For example, apps that advise consumers when to buy flights are perceived as high value because they free consumers from the searching-and-matching exercises that take time and effort. Applying this concept to the CP industry will drive innovation and define the leaders of the pack. Imagine getting a reminder to purchase diapers, along with an offer for those diapers, before realizing they are needed. Machine learning can monitor individual consumers’ consumption and re-order rates, learning optimal re-order points and proactively provide consumers with personalized notifications and offers.
Similarly, machine learning is disrupting marketing processes in positive ways. Machine learning is increasingly behind in-store apps that can tell how long a customer has been in a certain aisle, allowing the app to then provide targeted offers and recommendations based on data about their personal consumption and preferences. CP companies are using machine learning capabilities to do things like set shelf pricing, determine product assortment and mix, and optimize trade promotions.
In addition, apps that are tracking consumers’ movements in-store and monitoring wait times in checkout lines are providing invaluable insights to both CP companies and retailers about store traffic and merchandising effectiveness at the individual store level. This enables both parties to collaborate to deliver increasingly tailored assortments and store layouts to maximize basket size, satisfaction and sell through.
Let’s take the concept online. When a shopper goes to a website in search of a product, the site must be able to push out personalized content that is highly tailored. Machine learning can determine which products may be of most interest to that shopper by comparing their profile with that of other similar consumers. It can even organize reviews to show those most useful to a shopper based on their preferences, as well as price products at an optimal price point based on what it has learned about that shopper’s price sensitivity. This type of personalization cannot be scaled without machine learning algorithms and AI embedded within all aspects of the customer experience.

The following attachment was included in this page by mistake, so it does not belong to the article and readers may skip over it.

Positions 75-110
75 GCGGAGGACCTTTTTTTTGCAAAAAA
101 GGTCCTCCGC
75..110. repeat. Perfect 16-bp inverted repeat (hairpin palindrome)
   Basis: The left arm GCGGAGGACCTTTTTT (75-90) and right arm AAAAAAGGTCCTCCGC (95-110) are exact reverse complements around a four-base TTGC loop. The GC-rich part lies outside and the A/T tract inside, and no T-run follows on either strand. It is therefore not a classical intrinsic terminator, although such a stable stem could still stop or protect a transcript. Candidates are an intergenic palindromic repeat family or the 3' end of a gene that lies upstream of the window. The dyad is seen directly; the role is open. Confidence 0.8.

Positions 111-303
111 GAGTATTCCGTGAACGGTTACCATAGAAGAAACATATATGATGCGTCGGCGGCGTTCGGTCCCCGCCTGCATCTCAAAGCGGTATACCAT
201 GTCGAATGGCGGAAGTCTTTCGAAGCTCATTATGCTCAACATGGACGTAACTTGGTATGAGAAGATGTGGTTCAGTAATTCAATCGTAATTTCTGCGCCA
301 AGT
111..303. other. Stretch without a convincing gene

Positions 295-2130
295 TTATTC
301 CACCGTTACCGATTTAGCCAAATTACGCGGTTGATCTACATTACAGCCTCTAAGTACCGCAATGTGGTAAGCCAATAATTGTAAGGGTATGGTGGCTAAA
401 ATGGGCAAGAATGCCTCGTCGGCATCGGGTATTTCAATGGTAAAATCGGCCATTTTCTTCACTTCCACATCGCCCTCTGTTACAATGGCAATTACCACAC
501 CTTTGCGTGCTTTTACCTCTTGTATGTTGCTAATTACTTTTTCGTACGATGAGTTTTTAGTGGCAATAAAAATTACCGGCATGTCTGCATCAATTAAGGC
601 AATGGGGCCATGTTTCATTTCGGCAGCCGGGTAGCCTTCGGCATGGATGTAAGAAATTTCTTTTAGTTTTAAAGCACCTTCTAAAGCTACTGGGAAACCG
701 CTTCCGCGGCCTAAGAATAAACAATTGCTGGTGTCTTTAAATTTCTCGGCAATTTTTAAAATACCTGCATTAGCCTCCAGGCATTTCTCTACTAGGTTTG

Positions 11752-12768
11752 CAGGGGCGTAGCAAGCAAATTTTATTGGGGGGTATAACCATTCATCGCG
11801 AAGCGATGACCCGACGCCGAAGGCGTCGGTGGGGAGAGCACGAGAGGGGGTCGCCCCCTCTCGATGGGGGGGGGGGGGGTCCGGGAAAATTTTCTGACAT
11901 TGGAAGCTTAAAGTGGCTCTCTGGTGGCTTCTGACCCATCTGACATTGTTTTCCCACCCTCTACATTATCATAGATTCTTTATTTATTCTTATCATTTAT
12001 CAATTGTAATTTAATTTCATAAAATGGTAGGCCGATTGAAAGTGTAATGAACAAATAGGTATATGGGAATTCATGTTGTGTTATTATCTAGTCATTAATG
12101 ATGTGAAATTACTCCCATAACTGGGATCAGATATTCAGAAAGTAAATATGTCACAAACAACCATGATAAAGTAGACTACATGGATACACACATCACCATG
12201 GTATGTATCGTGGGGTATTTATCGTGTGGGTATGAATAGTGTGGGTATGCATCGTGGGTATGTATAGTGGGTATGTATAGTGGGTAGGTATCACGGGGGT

The time is now.
While machine learning and its use cases have been around for years, it is only recently that CP companies have been able to harness it. It would have been impossible for humans to leverage the benefits of machine learning without recent advancements, such as affordable massive computing power to process massive amounts of data quickly. In addition, the ability to embed sophisticated algorithms within transaction processing to make and automate decisions in real time is a recent advancement, as well as analytics that are more than 98 percent accurate at predicting outcomes when processing the right data.
Given these technological advancements, there has never been a better time for CP companies to adopt the technology. And, according to McKinsey, CP companies that are early adopters of machine learning have seen significant positive results, such as dramatically improved sales, profitability, customer engagement, and productivity. So, what are you waiting for?

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      Author's profile photo Manish BHANDARI
      Manish BHANDARI

      Extremely well written and articulated article. Thanks for sharing this